How to grow and care for your June roses, a garden favorite.
My favorite time to walk through my garden is in the early morning when the world is still quiet and the bees are yet to awake. It leaves me with an incredible feeling of peace and serenity. I think that nature holds the key to our well-being, and have found my sweet spot through the love of gardening. Here are a few gardening and care tips for getting your June roses up to blue-ribbon form. June roses can be fussy by nature, however with these simple steps you can have show-stopping blooms.
Getting started: Prepare your rose beds for your June roses by digging a hole larger in width and depth than the size of the root system. Combine soil with an all-purpose planting mix that’s high in nutrients and organic matter (such as the popular plant feed Scott’s Miracle-Gro®). Place amended soil into the planting hole to form a cone-shaped mound, which allows the rose to sit at the correct height for planting. Grafted roses need to be planted so the graft union is just below soil level. For own-root roses, the union should be one inch below soil level.
What to do: Fill hole with soil ¾ full then add two to three gallons of water. Let it drain completely; finish with soil and water again. Pack the soil around the root system and make a well around the base of the plant to hold water. This will ensure the plant gets a steady drink. Do not fertilize or prune new plants, except to shape, until after the first period of bloom. Newly planted roses also must be watered with one to two gallons per plant every three to four days until they’re established.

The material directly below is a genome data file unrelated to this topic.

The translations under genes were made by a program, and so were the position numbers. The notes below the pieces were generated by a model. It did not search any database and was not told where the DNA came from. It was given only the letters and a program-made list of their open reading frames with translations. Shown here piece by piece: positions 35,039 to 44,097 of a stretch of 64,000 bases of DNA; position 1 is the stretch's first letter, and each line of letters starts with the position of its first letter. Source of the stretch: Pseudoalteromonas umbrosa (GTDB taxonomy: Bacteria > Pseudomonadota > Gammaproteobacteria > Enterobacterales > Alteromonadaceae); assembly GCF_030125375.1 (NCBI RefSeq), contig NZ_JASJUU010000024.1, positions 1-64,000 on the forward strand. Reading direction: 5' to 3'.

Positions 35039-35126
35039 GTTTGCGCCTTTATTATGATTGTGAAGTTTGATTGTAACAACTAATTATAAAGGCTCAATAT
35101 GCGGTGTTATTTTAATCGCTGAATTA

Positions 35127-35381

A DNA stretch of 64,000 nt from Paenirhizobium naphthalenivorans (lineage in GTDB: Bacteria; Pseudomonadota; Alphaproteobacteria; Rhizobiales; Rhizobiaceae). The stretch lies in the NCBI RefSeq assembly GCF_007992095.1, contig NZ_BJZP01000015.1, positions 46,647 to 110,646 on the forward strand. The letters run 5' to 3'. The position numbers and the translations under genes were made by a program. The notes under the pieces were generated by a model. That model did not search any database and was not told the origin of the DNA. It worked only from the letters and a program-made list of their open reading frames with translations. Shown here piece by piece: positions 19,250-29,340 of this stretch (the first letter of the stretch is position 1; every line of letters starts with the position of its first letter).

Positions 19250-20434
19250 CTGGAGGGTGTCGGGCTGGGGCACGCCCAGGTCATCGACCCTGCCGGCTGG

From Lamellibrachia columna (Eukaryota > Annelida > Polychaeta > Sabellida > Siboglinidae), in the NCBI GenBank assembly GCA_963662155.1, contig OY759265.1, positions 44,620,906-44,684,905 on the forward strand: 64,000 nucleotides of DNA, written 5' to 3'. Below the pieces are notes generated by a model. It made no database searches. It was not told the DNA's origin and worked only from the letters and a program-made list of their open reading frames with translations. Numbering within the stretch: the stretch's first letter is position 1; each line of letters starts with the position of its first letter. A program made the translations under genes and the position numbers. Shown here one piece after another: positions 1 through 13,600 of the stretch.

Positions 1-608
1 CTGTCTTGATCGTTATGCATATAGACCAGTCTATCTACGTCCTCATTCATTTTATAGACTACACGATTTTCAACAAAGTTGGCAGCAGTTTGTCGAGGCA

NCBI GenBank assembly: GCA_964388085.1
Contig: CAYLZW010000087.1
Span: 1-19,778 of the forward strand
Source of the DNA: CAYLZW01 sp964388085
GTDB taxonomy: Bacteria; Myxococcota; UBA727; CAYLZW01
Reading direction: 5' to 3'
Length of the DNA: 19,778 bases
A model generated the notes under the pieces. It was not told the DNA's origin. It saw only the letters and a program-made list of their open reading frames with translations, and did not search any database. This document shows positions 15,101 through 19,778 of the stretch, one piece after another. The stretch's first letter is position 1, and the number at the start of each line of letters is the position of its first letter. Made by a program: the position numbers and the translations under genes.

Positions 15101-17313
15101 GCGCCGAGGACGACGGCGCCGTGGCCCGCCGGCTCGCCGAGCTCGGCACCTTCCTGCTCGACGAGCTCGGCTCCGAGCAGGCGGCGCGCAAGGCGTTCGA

General care: Roses are deep-rooted plants. They prefer deep watering close to the plant base; avoid the foliage. Water established roses about one to two inches per week, which translates into one to two gallons per plant, per week. This water regimen must continue into October. It is also wise to water 24 hours before applying fertilizers or pesticides to ensure absorption and to prevent burning the plant.
Fertilizing: Fertilize in early spring and every four weeks thereafter. To ward off pests, use a systemic pesticide; they work deep within the root system.
Pruning: Grooming is essential for beautiful roses, and stimulates new growth. Begin pruning faded blooms after each flush, starting at the fifth leaf down from the bud. Reap the benefits of your green thumb by cutting fresh flowers to fill teacups and vases.
For more information on Jo-Anne Coletti, visit vintagerosecollection.com.
Text and photography by Jo-Anne Coletti